There is a lot of buzz around Google and their attempt to trademark the word glass.
The Huffington Post and The Daily Mail wrote articles on Google having trouble getting their trademark approved which for the most part they were sourcing the Wall Street Journal article who seemed to be the first to talk about the trouble Google was having with their trademark for glass.
Jacob Gersham wrote on the Wall Street Journal:
At least one company is opposing Google’s bid. In December, Border Stylo, LLC, the developer of a browser extension called “Write on Glass,” filed a notice of opposition against Google. Last month, Google struck back, filing a petition to cancel Border Stylo’s trademark. Lawyers for Border Stylo couldn’t be reached for comment.
Google doesn’t necessarily need a federal registration to call its product “Glass” or enforce a trademark on the word, says Josh Gerben, a trademark attorney in Washington, D.C. who doesn’t represent either company. But if Google’s trademark effort falls short, he told Law Blog, it could make it harder for the company to protect the trademark or sue for infringement.
Gerben said that while Google could avoid a trademark fight by just referring to its device as “Google Glass,” a single, simple word has obvious marketing advantages.
“They just want to call it ‘Glass.’ They don’t want to have to call it ‘Google Glass,’” he said.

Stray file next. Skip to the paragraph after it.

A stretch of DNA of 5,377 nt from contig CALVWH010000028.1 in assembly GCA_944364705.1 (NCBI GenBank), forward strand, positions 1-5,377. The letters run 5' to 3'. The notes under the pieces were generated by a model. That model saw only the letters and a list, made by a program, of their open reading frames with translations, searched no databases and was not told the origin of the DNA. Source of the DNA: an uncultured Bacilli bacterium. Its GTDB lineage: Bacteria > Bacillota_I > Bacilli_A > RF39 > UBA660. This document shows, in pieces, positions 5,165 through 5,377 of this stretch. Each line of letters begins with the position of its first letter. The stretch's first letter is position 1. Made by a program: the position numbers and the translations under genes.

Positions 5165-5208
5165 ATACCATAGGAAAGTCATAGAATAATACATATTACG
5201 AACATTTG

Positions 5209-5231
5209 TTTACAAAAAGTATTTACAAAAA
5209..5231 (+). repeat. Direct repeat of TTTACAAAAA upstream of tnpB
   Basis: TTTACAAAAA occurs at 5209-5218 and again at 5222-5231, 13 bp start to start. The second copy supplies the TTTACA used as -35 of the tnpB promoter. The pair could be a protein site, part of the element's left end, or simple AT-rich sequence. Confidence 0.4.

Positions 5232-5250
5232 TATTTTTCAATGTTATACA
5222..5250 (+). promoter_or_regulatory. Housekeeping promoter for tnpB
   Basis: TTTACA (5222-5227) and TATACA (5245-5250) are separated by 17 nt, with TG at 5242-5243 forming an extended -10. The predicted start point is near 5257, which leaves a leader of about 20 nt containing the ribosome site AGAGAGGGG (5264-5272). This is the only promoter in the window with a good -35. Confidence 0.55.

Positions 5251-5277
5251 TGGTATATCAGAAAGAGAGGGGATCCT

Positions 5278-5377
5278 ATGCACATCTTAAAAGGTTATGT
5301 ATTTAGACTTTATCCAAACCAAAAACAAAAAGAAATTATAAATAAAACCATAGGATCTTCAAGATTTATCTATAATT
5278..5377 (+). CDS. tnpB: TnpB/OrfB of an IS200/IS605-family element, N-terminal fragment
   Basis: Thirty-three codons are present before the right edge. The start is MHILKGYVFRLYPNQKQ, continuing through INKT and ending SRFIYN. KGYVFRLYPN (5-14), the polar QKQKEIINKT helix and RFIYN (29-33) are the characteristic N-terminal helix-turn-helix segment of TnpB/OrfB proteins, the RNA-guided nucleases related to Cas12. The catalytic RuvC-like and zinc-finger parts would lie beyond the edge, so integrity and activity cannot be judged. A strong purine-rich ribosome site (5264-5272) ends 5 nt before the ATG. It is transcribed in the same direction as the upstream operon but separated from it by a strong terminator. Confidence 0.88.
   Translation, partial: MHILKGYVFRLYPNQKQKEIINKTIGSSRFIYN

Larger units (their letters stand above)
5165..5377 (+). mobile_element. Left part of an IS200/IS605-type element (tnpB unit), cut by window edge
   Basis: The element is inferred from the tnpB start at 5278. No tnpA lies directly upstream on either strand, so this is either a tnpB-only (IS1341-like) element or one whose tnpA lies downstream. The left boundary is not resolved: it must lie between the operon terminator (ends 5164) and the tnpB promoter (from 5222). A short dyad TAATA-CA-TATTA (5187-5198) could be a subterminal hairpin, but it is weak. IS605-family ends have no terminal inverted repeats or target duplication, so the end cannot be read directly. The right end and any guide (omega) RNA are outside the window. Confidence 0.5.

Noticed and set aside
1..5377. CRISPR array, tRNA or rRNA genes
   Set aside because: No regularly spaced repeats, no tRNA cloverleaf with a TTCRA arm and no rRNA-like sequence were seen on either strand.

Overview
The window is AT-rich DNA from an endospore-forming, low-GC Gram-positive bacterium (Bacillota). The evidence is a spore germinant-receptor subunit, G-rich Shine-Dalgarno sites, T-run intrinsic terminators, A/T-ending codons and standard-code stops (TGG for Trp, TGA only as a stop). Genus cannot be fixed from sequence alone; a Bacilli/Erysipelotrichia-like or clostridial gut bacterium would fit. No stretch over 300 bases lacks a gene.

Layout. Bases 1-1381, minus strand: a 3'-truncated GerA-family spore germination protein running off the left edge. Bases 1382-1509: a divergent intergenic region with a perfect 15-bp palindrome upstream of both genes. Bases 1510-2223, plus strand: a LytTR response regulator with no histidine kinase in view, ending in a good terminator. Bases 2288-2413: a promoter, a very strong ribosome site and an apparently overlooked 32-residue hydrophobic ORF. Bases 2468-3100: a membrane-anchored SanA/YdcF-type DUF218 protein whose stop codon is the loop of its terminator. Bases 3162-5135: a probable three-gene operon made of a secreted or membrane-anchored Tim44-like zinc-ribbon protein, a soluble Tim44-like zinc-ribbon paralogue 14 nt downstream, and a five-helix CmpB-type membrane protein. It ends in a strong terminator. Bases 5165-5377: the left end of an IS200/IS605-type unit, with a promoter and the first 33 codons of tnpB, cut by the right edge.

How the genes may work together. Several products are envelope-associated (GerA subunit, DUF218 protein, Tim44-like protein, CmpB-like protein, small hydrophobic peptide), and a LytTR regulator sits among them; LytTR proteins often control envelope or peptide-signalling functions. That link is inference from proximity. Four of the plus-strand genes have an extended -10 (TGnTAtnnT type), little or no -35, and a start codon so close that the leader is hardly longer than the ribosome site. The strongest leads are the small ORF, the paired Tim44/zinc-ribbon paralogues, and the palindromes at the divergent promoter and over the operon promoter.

Yes Writeon.Glass is available currently.
Megan Garber over at The Atlantic covered a story on the stalled trademark as well, she also took a look at other technology firms and their trademark quests.
Here, with that in mind, is an extremely partial list of tech trademarks both attempted and won.
Apple has tried to trademark the word “startup.”
Apple and Amazon have faced off in court over the use of the term “app store.”
Amazon has successfully filed for trademarks for the terms “Prime,” “I want one!,” “of note,” “look inside,” and “Earth’s biggest.”
Facebook has tried to trademark the word “book.”
Facebook has successfully trademarked “F,” “Face,” “FB,” and “Wall.” Oh, and also “Facepile.”
Instagram has tried to stop other apps from using “Insta,” “Gram,” and “IG.”
Microsoft has trademarked the word “haunt.”
Microsoft has tried to trademark the term “age of mythology” and the words “natural” and “rare.”
Samsung has filed for trademarks on the terms “dark screen” and “finger scanner.”
Skype has trademarked the word “silk.”
Twitter has trademarked the word “tweet.”
Google responded on March 20 to the examiner’s objections with a 1,928-page document demonstrating the variations of “Glass” trademarks that customers are currently able to distinguish between. Google also submitted the argument that “the sophistication of the purchasers of goods offered under the respective marks weight against finding a likelihood of confusion”—essentially, people who would buy Google Glass are too smart to not know what “Glass” refers to.
To defend against the “merely descriptive” point, Google cites a number of cases where the USPTO has granted trademarks to products that are not made of the materials they reference—for instance, Platinum Micro, Inc., a computer hardware company.
After the arguments, the document’s remaining 1,903 pages consist of various articles that use the terms “Google Glass” and “Glass.”
Needless to say most of the commenters on every story felt that Google stepped over the line. The general consensus being that they have a trademark for Google Glass and that should be sufficient.
There is a .glass extension out there and Mike has already pointed out how some people have regged some names that are just begging for URS or UDRP.